THE BACKSTORY OF WAR IN TIMES OF LOVE
Between 2003 and 2007, I suffered from “writer’s block.” I couldn’t write anything serious, and I wasn’t even trying. A few of the plays I'd written had been performed, and people had come to see them, and they'd even won prizes, but I didn't think of myself as a great success. Then, in 2006, I met the Canadian director Michael Devine, and we discussed a theater project that he wanted to do in Prishtina. We agreed that we would write a “diptych” play, in which I’d write one part, and he would write the other. I wrote Aeneas Wounded which was performed on stage as part of a double-bill called Aeneas 06.
Writing Aeneas Wounded was absolute torture. It was a battle with my internal demons who were blocking every act of creativity. But, in the end, I defeated the demons. And I think a careful reading of the play reveals my internal struggle and the effort it took to come to grips with the process of writing. Slavoj Zizek says “Creativity is something that does not make you happy. It is something very traumatic and painful.” And truly, that 5-year period in which I tried to write, and then the writing of the play Aeneas was . . . very painful. It also made me fear that, one day, I might again lose the skill and the capacity to write. And since then, this trauma has triggered a self-defense mechanism – I write constantly now, and in a sense, writing has become a healing process for me, a therapy that keeps the trauma under control.
In 2007, I started another play, this time for the English director Luke Dixon. It would be a collaboration between the nomad theatre company in London and Qendra Multimedia in Prishtina. When we conceptualized the project, we planned to work with four actresses, two from Kosovo and two from England. And before the play began to be written, we had already settled on the title, War in Times of Love. I’m not quite sure how it came to us, but it is of course an oxymoron based on the Marquez novel, Love in the Time of Cholera.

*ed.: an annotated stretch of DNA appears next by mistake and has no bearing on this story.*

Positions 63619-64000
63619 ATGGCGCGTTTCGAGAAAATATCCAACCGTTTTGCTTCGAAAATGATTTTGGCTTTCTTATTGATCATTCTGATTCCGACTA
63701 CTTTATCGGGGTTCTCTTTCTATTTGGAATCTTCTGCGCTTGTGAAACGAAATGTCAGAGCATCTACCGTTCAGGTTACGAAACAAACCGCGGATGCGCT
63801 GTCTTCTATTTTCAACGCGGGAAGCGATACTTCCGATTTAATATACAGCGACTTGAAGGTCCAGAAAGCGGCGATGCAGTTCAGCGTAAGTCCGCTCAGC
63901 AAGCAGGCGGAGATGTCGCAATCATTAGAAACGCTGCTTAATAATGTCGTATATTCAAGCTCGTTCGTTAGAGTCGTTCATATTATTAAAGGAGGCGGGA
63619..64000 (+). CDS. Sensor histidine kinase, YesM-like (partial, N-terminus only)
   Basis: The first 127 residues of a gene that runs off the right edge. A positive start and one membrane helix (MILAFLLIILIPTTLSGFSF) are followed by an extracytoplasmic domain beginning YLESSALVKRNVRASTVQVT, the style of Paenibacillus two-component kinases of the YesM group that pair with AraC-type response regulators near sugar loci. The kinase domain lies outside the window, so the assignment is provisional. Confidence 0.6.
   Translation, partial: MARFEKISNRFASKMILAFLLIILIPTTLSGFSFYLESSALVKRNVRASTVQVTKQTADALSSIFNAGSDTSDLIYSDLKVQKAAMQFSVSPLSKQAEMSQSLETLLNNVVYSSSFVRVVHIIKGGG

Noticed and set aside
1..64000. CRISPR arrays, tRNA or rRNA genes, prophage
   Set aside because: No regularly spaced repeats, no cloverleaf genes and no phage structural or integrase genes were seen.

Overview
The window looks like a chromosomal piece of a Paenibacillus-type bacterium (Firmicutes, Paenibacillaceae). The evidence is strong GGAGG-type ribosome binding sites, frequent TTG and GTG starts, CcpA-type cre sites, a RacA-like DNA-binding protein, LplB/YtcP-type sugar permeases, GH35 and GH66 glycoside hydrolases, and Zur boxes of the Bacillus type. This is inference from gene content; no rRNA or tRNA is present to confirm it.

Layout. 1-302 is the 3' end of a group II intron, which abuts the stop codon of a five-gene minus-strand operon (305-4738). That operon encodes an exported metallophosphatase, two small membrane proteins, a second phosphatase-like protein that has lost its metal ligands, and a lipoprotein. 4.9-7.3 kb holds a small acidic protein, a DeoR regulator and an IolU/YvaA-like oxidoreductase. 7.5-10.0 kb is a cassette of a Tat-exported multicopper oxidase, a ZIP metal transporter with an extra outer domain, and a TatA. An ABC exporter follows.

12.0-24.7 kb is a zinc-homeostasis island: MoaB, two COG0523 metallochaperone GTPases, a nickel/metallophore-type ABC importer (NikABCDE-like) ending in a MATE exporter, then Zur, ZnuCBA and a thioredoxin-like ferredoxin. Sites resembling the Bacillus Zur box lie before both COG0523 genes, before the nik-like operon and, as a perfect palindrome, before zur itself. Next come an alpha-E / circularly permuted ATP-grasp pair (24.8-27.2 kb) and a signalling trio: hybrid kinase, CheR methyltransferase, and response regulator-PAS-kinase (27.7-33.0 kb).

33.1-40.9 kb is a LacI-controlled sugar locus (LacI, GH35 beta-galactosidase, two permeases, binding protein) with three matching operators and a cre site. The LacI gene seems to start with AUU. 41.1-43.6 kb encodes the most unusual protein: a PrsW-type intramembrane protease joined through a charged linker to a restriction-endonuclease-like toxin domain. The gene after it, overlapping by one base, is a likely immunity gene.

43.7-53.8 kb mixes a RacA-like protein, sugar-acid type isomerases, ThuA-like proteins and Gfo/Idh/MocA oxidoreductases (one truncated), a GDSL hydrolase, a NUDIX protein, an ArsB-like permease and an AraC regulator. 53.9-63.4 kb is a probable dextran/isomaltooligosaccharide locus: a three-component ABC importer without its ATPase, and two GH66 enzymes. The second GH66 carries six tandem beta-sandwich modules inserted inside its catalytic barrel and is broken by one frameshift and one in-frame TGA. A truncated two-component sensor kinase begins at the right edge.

Luke and I had agreed that this didn’t need to be another play about the war, which was what a foreign audience of that time might have expected from a project that included actors from Kosovo. But I have to say that avoiding the “topic of war” when writing the play was a strange experience, a bit like the play’s Snake character, who is forced to live a double life as both man and snake. My effort to keep the war at a distance was like an effort to escape from my own “skin.” This is because the war was ever- present. For me, it was a recent experience, and it was the subject of all the stories told by the actresses with whom we were working, and the topic of almost every conversation we had during rehearsals in that post-war period. Nonetheless, even though the war was not apparent in the play, it did remain a distant echo of another world, one which exerts pressure on the characters’ lives – especially that of the Old Woman.
I attended rehearsals every day, during which the four actresses engaged in discussions, storytelling, drama exercises, and the daily “ritual” of drinking black tea, which in Kosovo – I have no idea why – we call “Russian tea.”
And I wrote something every day: fragments, the anecdotes of the four actors (their own personal stories or those they’d overheard), or whatever came to the surface throughout that creative process. The four characters in the play slowly began to disclose intimate things as well, their passions, shames, secrets, wishes, stereotypes, and sentimental clichés, gossip among women, and tales: about love, fear, revenge, the sad past and present, and the daily routine . . .